Intermediary between the US and South and North Korea says now is the right time for Seoul to be more activeSince the deal reached by North Korean and US officials on February 29, 2012 ended in failure, the two sides have not had any meaningful interaction. Their positions remain diametrically opposed, with the US demanding that North Korea agree to give up its nuclear program as a prerequisite to negotiations and the North refusing.In the meantime, the political situation on the Korean Peninsula is becoming even more complicated as the US and China vie for hegemony and the US and Japan strengthen their alliance.“South Korea needs to convince China and the US to improve relations with North Korea. This is the right time, and in diplomacy, timing is everything,” said Tony Namkung, former deputy director of the Center for Korean Studies, in an interview with the Hankyoreh. Tony will be giving a presentation and taking part in a debate at the Hankyoreh-Busan International Symposium, which will have its opening ceremony on Nov. 18.Namkung has served as a key intermediary between South Korea, North Korea and the US, helping to arrange former US President Jimmy Carter’s visit to North Korea in 1994 and to secure the release of American journalists Laura Ling and Euna Lee in 2010. His interview with the Hankyoreh took place at a hotel in New Jersey on Nov. 6.
Hankyoreh (Hani): In your presentation you’re planning to say that North Korea is focusing more on improving its relations with South Korea than with the US. Why do you think that is?Tony Namkung (Namkung): This started after the George W. Bush administration’s ABC - Anything But Clinton - approach. That was when North Korea’s Foreign Ministry discovered that the US government was not a trustworthy negotiating partner. Under the American political system, when one party steps down after an election and hands power to the other party, everything changes.Furthermore, the mood in Congress for the last few years - as far back as the 1990s - has been unfriendly to North Korea. North Korea witnessed how easily the Republican Party reversed the policies of the Clinton administration. After that, North Korea began to reflect on how it should approach the issue of a peace treaty.Another point to consider is that, during the Bush administration, North Korea refused to approach Washington through South Korea, as the US and South Korea wanted. But now, North Korea thinks that it may have to go through South Korea to get to Washington. Since Kim Jong-un came to power in North Korea, this kind of policy has been picking up speed. Hani: Do you think that the US hardline policy toward North Korea has prompted North Korea to change its policy?Namkung: The US has no genuine interest in long-term, permanent solutions. The primary interest for the US has been the denuclearization of North Korea; it doesn’t view denuclearization in the broader context of ending its so-called policy of hostility through signing a peace treaty or normalizing diplomatic relations. As a natural consequence, North Korea’s interest has turned to the South. Hani: The Americans complain that there are no trustworthy channels for negotiations in North Korea.Namkung: That’s ridiculous. That probably means that North Korea is refusing to respond to the continued appeals by the US State Department for dialogue. The current situation is that the US is fundamentally refusing to change its position [that North Korea must denuclearize first], and North Korea is also refusing to change its basic position. Hani: How do you think the renewed alliance between the US and Japan-and more directly, Japan‘s greater ability to exercise the right to collective self-defense-will affect the situation on the Korean Peninsula in the future?Namkung: The stronger military alliance between the US and Japan was designed to crank up the threat against North Korea, and I think it’s clear that this will have a considerable effect. But at the same time, there is a sense that Japan is trying to pursue policies that are more independent of the US. Hani: You mean that, in the long term, Japan has that kind of goal?Namkung: Of course. Hani: With the rise of China leading to a new world order organized around the G2, what do you think South Korea needs to do to seize the initiative on the Korean Peninsula?Namkung: Many South Koreans think that the role their country should play is serving as a liaison between the US and China. This is a very unrealistic idea. Instead of that, South Korea should play a more assertive and even combative role in regard to North Korea. I don’t mean that South Korea should attempt to overthrow the North Korean system or regime, but rather that it needs to establish long-term peaceful coexistence. Hani: In your presentation for the debate, you argue that North and South Korea need to recognize each other as two separate states. What is your objective here?Namkung: In order to bring peace to the Korean Peninsula, North and South Korea need to accept a de facto policy of “two Koreas.” This is not a new idea. There is a growing move in North Korea to recognize South Korea as a sovereign state.In addition, this move can easily be combined with the unification policy of South Korea, developed by former prime minister Lee Hong-koo in the 1980s, to start with reconciliation and cooperation, move toward a confederation of North and South, and ultimately achieve a unified country. [In 1991], the prime ministers of the two sides signed the Inter-Korean Basic Agreement and North and South both joined the UN as separate countries. Hani: Is there anything else you would like to add?Namkung: President Park Geun-hye has two years left in office. President Obama has a little more than a year. It’s at this moment that South Korea needs to take the initiative. South Korea needs to convince China and the US to improve relations with North Korea. South Korea has a very important voice in the international community, and people have a good impression of South Korea. Therefore, South Korea needs to take a more proactive role, and this is the right time. In diplomacy, timing is everything.By Yi Yong-in, Washington correspondentPlease direct questions or comments to [firstname.lastname@example.org]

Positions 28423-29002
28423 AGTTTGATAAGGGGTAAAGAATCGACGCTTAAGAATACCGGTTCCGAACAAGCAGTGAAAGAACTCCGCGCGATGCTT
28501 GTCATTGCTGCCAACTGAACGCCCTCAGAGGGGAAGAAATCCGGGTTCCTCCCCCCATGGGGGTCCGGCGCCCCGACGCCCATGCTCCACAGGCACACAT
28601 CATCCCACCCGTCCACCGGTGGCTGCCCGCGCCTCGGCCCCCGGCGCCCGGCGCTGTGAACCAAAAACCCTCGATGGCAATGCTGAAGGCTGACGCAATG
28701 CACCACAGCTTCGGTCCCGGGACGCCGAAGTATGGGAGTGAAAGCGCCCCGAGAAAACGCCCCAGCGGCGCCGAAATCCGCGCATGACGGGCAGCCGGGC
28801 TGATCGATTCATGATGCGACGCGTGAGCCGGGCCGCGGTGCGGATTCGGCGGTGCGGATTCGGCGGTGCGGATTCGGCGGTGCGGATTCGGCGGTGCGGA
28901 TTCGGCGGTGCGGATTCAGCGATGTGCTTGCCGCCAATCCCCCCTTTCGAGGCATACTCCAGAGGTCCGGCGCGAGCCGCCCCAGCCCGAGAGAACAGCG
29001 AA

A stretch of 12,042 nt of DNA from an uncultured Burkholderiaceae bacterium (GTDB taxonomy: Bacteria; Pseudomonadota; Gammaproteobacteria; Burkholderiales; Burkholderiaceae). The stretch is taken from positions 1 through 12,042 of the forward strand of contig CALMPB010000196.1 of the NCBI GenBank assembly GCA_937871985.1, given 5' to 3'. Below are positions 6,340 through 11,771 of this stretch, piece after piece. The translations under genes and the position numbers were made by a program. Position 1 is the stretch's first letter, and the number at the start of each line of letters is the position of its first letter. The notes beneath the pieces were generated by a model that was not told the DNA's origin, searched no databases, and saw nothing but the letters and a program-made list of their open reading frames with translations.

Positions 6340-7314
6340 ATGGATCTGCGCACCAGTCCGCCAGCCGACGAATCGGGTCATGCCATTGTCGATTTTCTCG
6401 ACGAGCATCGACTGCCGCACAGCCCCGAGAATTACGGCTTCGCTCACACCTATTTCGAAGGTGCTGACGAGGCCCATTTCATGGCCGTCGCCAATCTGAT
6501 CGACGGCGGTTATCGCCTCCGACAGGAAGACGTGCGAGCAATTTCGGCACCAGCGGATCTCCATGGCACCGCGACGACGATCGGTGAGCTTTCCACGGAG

Tony Namkung (by Yi Yong-in, Washington correspondent)